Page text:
In April 2015, the Government introduced new rules to allow more flexibility for retail units and office buildings to be converted to residential use without planning permission and increased limits for householder extensions. There are also new processes for dealing with certain development proposals such as erecting solar panels on non-domestic buildings.
Known as permitted development, some minor alterations to your house (replacement windows and extensions such as a single storey rear extension), may be carried out without planning permission.
When will I need permission?
Planning permission is usually needed if you are:
- proposing to undertake certain building or engineering works;
- changing the use of a particular building or parcel of land; or
- changing the use of your property;
- a shop to an office; or
- conversion of a house into flat.
You may also need consent from us if you:
- want to display advertisements or signage;
- wish to alter listed buildings; or
- demolish buildings.
If you want a formal decision as to whether planning permission is required for your development, you will need to apply for a Lawful Development Certificate.
Hertfordshire County Council Highways Development Control has a specific design guide for development as well as a planning obligations toolkit for sustainable transport measures. They have also introduced a new pre-application service where you can seek advice on highway related matters such as sustainable transport, highway safety and design of highway networks.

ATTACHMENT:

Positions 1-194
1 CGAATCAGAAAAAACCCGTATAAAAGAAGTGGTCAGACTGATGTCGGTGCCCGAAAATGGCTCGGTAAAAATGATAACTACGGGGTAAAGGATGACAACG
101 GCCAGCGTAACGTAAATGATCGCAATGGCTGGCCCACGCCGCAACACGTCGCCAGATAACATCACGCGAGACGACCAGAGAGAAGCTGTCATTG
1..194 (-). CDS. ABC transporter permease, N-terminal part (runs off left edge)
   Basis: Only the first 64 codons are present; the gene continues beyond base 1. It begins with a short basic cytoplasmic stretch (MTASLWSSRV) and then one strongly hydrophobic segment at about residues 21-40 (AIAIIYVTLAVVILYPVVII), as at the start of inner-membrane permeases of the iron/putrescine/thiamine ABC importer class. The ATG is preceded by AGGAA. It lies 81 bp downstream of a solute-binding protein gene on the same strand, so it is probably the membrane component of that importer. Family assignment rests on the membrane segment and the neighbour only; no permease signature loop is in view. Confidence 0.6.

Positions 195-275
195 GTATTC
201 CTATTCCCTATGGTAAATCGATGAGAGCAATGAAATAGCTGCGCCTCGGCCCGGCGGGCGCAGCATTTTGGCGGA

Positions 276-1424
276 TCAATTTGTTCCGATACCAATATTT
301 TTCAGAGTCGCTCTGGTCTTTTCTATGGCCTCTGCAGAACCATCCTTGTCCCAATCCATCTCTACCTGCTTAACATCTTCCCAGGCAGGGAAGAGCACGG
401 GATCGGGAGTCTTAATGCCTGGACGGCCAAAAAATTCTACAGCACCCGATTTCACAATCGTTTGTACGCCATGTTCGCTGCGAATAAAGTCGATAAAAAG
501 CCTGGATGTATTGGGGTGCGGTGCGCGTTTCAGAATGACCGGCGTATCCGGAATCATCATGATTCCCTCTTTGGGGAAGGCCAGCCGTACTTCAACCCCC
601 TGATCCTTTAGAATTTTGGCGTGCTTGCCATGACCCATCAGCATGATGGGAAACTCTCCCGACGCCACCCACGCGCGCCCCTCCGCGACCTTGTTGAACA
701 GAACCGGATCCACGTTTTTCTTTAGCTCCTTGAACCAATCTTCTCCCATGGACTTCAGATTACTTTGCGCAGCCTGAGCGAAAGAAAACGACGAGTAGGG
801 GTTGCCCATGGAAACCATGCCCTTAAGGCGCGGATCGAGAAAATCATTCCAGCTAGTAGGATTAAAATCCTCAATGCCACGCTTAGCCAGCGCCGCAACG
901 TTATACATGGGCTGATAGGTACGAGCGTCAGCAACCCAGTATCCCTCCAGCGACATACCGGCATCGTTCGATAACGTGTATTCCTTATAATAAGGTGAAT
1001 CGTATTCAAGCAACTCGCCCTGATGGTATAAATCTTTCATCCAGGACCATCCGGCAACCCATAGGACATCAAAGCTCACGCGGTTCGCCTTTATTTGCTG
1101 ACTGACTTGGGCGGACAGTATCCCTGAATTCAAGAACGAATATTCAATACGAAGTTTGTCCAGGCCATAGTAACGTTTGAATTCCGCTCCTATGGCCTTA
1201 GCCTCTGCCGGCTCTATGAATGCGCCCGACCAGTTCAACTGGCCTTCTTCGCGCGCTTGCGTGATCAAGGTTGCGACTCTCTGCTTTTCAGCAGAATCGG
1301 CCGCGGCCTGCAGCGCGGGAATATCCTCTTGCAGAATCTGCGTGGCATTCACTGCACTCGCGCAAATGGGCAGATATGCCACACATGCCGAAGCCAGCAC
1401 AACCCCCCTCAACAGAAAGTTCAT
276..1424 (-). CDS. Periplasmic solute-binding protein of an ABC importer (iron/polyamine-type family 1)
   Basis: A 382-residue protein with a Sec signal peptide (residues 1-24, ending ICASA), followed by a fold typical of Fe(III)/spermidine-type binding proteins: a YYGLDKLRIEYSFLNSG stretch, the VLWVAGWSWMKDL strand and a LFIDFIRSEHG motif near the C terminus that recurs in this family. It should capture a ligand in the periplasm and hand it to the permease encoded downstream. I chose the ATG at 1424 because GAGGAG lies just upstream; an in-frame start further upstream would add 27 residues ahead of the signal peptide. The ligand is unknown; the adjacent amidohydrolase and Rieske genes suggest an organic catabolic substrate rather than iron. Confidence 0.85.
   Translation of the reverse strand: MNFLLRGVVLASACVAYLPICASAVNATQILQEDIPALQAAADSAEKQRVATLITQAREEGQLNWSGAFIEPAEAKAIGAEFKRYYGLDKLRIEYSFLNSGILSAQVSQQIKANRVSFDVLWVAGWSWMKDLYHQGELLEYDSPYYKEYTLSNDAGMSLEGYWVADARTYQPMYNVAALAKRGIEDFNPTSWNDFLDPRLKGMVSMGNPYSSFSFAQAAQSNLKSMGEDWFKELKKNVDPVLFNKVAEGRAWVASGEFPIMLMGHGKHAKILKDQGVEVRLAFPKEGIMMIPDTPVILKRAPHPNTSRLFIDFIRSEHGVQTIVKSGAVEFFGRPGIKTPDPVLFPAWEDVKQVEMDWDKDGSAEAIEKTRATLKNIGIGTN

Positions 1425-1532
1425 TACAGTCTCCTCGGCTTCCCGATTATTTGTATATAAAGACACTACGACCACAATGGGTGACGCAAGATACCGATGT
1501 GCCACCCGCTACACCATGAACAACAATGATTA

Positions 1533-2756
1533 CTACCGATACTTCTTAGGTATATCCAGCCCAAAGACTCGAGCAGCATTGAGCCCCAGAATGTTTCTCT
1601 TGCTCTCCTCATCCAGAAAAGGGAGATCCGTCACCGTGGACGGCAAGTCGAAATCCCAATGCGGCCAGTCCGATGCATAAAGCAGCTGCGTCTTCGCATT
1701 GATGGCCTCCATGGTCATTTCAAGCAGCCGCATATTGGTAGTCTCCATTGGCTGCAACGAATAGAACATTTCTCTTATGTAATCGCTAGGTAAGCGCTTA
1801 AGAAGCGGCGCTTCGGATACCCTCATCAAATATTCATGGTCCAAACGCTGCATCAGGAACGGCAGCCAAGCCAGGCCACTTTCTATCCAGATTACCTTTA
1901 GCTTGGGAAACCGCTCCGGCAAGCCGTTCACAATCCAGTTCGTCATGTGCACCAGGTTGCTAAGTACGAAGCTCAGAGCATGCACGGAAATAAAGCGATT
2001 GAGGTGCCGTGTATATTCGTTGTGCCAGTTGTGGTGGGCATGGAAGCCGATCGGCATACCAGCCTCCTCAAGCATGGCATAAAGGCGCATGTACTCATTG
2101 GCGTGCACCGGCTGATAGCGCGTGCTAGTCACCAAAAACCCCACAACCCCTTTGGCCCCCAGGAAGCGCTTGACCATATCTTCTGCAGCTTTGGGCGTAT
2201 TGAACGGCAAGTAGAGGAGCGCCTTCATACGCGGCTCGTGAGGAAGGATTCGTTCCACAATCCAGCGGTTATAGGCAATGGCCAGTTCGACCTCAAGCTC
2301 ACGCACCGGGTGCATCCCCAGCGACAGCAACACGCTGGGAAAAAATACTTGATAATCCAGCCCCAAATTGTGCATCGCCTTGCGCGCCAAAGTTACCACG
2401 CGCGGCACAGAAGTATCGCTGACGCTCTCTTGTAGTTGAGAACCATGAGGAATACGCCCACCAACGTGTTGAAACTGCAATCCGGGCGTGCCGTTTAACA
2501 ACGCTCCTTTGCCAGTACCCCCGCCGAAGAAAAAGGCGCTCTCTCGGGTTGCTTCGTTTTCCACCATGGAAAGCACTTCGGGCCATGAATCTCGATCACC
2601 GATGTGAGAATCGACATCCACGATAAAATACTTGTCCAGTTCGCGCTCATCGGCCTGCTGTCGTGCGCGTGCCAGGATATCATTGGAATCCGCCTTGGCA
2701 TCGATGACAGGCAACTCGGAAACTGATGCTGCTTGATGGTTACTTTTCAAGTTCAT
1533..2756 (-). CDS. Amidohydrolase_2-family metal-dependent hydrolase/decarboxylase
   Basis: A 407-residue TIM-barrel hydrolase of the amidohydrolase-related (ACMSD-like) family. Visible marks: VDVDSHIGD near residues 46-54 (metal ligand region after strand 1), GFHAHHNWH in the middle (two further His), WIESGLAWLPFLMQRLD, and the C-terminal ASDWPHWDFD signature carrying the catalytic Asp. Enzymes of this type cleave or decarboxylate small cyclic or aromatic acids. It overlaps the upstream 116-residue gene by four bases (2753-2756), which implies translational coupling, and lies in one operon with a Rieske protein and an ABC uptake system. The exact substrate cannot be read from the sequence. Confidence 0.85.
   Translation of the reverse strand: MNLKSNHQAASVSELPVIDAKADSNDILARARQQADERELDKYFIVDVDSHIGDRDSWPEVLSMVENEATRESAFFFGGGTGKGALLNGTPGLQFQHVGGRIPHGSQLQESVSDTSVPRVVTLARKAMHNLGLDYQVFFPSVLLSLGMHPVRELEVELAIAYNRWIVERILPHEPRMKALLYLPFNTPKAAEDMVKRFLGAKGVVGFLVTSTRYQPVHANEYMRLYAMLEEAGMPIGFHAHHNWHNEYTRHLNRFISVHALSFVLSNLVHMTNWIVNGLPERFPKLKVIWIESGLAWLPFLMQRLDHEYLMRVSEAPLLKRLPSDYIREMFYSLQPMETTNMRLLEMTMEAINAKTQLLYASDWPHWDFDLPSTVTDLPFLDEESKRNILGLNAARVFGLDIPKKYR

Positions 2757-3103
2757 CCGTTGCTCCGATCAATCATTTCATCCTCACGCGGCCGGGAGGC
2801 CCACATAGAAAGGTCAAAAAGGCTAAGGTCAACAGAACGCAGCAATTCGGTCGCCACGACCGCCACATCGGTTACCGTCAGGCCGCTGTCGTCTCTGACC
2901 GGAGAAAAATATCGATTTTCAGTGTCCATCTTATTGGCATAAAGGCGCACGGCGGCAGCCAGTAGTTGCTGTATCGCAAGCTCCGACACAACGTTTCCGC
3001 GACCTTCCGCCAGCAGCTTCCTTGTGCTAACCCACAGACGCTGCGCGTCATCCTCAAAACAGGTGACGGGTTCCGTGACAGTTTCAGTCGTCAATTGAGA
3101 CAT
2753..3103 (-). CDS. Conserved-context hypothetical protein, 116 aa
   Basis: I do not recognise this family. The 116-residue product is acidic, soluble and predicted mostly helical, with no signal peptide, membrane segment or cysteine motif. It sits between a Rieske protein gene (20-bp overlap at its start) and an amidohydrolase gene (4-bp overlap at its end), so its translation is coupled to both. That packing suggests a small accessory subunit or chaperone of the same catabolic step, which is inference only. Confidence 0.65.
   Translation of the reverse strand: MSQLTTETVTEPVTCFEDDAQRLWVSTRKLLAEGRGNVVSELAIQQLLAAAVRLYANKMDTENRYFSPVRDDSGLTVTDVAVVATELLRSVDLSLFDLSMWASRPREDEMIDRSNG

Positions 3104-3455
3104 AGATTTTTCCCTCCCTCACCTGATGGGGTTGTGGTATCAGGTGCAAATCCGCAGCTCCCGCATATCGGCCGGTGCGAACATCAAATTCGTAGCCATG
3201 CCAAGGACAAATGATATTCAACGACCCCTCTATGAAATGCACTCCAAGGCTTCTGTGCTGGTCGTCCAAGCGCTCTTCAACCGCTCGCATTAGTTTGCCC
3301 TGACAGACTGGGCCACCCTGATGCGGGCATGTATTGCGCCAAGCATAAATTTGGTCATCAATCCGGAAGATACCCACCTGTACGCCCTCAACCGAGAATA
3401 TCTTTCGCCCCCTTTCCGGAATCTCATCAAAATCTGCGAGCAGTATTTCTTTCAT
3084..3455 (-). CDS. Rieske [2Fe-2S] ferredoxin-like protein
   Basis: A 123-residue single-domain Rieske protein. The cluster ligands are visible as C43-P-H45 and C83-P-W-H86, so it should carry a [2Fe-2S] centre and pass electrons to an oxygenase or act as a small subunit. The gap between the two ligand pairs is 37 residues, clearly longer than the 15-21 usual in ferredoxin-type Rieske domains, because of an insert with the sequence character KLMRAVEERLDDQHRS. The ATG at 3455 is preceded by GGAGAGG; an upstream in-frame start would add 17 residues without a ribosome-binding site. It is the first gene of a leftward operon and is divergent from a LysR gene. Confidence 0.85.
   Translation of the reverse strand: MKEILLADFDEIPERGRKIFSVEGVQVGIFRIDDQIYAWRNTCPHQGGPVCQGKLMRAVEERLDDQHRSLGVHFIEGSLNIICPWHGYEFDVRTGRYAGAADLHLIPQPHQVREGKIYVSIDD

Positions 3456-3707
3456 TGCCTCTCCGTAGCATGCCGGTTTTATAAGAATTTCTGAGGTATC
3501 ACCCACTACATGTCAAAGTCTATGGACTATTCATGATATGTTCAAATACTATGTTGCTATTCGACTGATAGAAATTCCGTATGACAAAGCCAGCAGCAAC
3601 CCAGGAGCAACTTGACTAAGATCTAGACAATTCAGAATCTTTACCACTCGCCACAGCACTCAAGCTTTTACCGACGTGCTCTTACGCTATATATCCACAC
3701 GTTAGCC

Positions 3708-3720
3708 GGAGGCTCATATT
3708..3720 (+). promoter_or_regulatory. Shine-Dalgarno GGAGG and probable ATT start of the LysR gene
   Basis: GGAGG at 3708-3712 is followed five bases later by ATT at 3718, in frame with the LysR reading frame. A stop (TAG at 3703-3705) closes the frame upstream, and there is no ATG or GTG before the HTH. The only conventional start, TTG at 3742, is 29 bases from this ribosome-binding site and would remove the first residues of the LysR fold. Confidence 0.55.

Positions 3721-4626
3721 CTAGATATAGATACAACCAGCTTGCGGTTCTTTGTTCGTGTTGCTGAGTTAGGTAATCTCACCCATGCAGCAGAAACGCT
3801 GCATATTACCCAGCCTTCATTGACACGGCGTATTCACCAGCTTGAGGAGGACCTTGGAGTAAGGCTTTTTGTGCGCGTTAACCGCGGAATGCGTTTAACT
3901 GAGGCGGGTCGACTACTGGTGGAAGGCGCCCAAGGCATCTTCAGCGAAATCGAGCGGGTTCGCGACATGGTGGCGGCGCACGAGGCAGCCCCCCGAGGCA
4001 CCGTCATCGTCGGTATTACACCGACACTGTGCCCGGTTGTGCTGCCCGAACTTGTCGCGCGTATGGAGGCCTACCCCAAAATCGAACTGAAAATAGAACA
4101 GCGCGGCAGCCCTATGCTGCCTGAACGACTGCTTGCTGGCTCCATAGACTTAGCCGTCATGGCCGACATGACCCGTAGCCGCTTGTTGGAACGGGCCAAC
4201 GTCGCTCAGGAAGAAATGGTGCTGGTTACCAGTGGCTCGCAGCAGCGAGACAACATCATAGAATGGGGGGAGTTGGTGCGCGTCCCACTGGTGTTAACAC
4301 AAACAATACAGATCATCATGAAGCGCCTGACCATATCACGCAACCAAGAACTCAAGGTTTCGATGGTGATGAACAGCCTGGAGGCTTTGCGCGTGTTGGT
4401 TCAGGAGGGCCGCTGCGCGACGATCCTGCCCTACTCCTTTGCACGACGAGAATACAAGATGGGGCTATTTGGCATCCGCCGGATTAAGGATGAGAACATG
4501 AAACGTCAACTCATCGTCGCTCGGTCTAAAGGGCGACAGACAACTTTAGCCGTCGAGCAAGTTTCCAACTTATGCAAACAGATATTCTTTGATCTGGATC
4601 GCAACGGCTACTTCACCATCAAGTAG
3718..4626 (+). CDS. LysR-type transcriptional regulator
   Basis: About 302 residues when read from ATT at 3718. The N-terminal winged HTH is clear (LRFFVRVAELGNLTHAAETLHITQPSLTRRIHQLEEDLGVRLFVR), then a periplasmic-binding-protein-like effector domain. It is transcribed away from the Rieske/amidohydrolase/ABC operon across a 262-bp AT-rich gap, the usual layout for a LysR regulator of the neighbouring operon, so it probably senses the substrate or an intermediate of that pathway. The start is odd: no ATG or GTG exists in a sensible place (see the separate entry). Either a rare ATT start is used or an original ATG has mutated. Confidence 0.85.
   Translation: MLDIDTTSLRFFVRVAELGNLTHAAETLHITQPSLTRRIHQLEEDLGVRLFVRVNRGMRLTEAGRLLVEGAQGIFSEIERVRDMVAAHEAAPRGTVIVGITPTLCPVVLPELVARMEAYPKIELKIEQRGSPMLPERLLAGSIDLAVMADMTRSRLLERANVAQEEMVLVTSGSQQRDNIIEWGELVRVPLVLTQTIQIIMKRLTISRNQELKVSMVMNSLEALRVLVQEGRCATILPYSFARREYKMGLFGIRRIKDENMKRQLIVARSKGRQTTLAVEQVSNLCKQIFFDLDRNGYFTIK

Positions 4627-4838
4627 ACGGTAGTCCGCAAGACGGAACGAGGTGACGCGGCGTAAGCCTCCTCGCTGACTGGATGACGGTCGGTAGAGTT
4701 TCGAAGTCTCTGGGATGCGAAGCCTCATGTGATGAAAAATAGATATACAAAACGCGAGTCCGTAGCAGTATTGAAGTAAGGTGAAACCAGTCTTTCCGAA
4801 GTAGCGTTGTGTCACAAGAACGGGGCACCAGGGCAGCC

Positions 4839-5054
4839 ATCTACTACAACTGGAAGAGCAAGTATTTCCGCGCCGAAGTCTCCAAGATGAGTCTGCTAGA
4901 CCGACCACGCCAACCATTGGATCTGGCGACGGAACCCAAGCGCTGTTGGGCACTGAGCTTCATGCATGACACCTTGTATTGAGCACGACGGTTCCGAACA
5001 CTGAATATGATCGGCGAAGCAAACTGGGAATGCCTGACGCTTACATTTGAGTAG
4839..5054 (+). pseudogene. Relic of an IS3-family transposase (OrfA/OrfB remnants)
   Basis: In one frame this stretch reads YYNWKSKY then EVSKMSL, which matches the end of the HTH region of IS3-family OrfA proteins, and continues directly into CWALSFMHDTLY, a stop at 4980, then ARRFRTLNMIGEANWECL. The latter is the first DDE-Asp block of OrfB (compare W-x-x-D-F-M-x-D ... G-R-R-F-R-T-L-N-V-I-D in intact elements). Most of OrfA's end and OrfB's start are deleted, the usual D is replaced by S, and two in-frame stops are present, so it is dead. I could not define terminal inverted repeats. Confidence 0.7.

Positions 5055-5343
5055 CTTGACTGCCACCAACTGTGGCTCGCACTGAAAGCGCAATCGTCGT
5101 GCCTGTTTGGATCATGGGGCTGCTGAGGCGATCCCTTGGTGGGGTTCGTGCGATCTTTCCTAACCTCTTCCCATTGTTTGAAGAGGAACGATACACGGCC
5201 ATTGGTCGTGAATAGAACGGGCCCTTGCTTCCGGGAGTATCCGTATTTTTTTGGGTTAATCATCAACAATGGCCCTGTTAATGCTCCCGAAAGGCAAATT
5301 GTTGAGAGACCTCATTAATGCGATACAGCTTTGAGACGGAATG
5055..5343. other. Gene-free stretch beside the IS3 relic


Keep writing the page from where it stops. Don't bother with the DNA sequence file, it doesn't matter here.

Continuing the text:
How we can help with your application
Contacting us before formally submitting a planning application can be critically important. It should provide you with a clear understanding of your developments objectives and constraints, as well as provide an opportunity for wider engagement, where appropriate, with other stakeholders, including the local community.
Pre-application engagement can:
- identify opportunities for scheme improvements at a stage when a proposal can still be modified, resulting in a higher quality development;
- significantly increase the likelihood of gaining a positive recommendation by our planning officers;
- help to communicate the vision and objectives for the area;
- develop a shared understanding of constraints, opportunities and context;
- agree information requirements and identify schemes which are unlikely to be supported;
- establish timescales and explain administrative processes; and
- reduce delays through early engagement of key parties.
To cover our costs for pre-application advice, we introduced pre-application charges in accordance with Section 93 of the Local Government Act 2003. Payments are fixed for pre-applications and all our prices include VAT charged at 20%.
To ensure that timely advice can be given, please provide the minimum level of information set out in the Pre-Application Advice Form.
Although pre-application advice possibly forms a material consideration of a formal planning application, it does not constitute a formal or guaranteed outcome in the determination of a future planning application or other form of submission. Any views or opinions expressed are given in good faith, without prejudice to the formal consideration of any planning application, which will be subject to a period of public consultation and maybe decided at a Planning Committee.